An Exodus of Pain half a million people driven from their homes

Thanks to Farzana Hossen and Mohammad Shahnewaz Khan

The Rohingya people are poor and persecuted, though they have lived in Myanmar for hundreds of years, most have been deprived of citizenship rights or even a legitimate identity. Violence and discrimination have been part of everyday life for decades. After police barracks were attacked in August, the Rohingyas in Rakhine province suffered a terrifying, brutal, collective punishment – women, children and men were killed, wounded and burned to death – their villages systematically burnt to the ground and half a million traumatised people forced to flee. Terrified people escaped across rivers and forests to find refuge in Bangladesh.

Fire in villages across the border in Myanmar. Locals in Bangladesh say they see 15-20 such fires every day.

The villages are still burning, the violence intense – those who have escaped death arrived in Teknaf to face a painful and difficult future. The dangerous journey has depleted their meagre savings and assets and the conditions in the camps that have sprung up in the hilly forests by the Naf river are appalling. Experienced aid workers say the speed and scale of this tidal wave of desperate people is unprecedented and the dangers of disease very real, the challenge of getting medical care, food and clean water to so many hundreds of thousands of people is unprecedented.

Rohingya refugees who arrived in Bangladesh the previous night head to Teknaf, where they are registered at a police checkpoint.
Rohingya refugees who arrived from Myanmar to Shah Porir Dwip the previous night, on a boat headed to Bhanga in Teknaf, Cox's Bazar.

So many people are so desperately traumatised, so many children are alone and fearful, so many parents mourning their lost children, so many have witnessed so much violence – their loved ones murdered in the burning villages. Even old people and children have been injured and killed, women raped and violated, their homes, their land, their animals destroyed. The Myanmar government decrees that burnt land can be claimed by the state, the burnings continue relentlessly. Sadly the attacks on the Rohingya are endorsed by the majority of people in Myanmar. Social media propaganda has successfully poisoned peoples’ minds.

Densely packed dwellings housing Rohingya refugees, made of bamboo and plastic sheets, dot the once green hillsides of Balukhali, Teknaf.
An exhausted baby sleeps on the floor of their makeshift home in Balukhali camp, Teknaf.
13 year-old Abdul Bashar was burnt in the attacks. One of his legs had to be amputated; 9 year-old Nur Kajol was beaten by soldiers and her leg broken.

Life in the camps though dreadful and dangerous, is now improving a little with determined action from the Bangladeshi government and the collective efforts of national and international charities and the generosity of local people. The logistical challenges and the difficulties of dealing with such desperate people in such unsuitable terrain are proving exceptionally difficult – especially with the real threat of dangerous diseases spreading through the overcrowded camps. Cholera, measles and the frightening possibility of polio returning to the region looms.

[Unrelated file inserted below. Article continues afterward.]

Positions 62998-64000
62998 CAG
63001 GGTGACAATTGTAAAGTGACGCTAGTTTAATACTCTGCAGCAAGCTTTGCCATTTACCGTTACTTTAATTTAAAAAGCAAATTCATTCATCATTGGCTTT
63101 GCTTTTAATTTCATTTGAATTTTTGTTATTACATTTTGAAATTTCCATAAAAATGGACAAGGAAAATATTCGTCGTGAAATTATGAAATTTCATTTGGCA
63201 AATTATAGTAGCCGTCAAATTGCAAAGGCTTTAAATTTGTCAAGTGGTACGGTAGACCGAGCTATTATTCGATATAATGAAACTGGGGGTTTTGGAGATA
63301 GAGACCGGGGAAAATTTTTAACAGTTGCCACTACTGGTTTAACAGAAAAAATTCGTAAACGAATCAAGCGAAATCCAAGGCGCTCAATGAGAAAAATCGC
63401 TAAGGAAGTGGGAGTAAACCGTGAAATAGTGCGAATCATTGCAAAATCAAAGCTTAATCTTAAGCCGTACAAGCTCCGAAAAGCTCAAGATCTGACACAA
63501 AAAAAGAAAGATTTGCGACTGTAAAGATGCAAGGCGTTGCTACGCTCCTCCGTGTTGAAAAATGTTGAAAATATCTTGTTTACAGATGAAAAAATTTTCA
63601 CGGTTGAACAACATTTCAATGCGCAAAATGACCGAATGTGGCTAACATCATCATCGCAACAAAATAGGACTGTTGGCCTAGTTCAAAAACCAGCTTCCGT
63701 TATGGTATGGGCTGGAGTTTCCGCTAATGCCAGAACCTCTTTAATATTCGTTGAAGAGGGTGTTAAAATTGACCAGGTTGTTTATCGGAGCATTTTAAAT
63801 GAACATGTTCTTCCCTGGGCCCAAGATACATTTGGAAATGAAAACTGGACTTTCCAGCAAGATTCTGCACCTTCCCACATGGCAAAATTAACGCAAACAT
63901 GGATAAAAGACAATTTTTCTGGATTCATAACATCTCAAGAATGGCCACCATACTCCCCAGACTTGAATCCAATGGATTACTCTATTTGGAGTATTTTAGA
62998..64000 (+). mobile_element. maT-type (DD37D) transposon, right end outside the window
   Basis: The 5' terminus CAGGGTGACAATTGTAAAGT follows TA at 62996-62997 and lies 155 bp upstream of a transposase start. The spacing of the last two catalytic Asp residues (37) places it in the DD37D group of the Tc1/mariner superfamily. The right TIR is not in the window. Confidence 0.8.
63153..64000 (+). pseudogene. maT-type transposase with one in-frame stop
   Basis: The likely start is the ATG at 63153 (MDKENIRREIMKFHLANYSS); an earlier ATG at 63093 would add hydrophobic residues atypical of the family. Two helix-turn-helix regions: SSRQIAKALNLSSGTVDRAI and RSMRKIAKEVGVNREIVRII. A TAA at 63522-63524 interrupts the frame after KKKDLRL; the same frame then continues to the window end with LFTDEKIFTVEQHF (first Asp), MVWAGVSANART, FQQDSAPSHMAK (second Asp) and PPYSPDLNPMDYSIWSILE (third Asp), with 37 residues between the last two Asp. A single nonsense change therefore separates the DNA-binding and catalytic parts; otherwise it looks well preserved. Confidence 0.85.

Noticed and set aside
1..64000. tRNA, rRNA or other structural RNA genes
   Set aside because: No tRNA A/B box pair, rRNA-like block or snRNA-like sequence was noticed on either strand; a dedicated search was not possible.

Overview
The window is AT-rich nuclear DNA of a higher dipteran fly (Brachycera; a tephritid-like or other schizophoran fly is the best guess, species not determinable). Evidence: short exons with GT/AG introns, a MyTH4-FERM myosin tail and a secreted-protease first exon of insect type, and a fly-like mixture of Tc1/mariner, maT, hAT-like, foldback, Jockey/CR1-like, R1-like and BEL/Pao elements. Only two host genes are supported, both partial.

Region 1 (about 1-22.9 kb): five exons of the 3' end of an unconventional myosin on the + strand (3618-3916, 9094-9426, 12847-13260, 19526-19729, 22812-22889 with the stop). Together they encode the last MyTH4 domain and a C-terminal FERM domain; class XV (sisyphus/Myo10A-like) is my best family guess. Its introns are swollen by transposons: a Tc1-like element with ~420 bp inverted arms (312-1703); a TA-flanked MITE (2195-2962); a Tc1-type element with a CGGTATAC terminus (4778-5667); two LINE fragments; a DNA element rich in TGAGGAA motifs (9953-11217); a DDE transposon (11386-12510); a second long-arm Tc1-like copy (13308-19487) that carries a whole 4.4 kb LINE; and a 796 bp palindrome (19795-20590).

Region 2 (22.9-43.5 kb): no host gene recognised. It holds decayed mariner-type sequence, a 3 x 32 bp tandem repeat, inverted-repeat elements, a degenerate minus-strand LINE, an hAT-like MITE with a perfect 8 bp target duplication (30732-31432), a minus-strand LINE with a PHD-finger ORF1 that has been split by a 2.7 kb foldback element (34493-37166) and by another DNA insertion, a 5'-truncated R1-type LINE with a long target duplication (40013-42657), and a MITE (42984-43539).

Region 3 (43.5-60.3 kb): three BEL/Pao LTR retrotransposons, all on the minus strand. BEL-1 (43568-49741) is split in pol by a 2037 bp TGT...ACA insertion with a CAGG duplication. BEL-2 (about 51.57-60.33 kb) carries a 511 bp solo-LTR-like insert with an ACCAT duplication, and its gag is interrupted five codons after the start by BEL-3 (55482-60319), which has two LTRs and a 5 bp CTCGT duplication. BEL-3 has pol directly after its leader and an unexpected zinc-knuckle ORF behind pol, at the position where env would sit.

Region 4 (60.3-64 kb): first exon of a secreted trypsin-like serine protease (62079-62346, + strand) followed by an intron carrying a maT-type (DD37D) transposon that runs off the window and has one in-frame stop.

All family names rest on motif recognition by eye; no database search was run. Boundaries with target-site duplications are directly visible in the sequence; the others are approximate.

The interior of a makeshift home in Balukhali camp, Teknaf

A psychologist seeing patients in a tented clinic, described the case of a young girl driven into anguished incoherence, attacking even her own mother; her sanity destroyed by the violence and brutality she had witnessed.

A woman who has just entered the camp takes care of her traumatised daughter. The girl's father has gone out in search of shelter

So many stories of violence and loss, so many people describing the same bloody scenes, so many people suffering so much, so much sadness, so many children whose faces show only pain and so many who bear scars. A child whose leg was beaten with military rifle butts until it broke, a boy whose leg was burnt and amputated and a woman shot three times in her leg, two of her children killed. So many so desperately ill, all collateral damage, all the victims of a brutal and organised programme of 'ethnic cleansing'.

A girl looks after her injured father at the 250-bed Sadar Hospital in Cox's Bazar
Fatima with her sick baby at the 250-bed Sadar Hospital in Cox's Bazar.

‘Never again’ was what the international institutions had said before. We are witnessing this promise broken. The persecuted, tormented and displaced Rohingya people must be protected now – returned to their land, their homes and to a better future.

Created By
Shahidul Alam


Shahidul Alam/Drik/Majority World

Report Abuse

If you feel that this video content violates the Adobe Terms of Use, you may report this content by filling out this quick form.

To report a Copyright Violation, please follow Section 17 in the Terms of Use.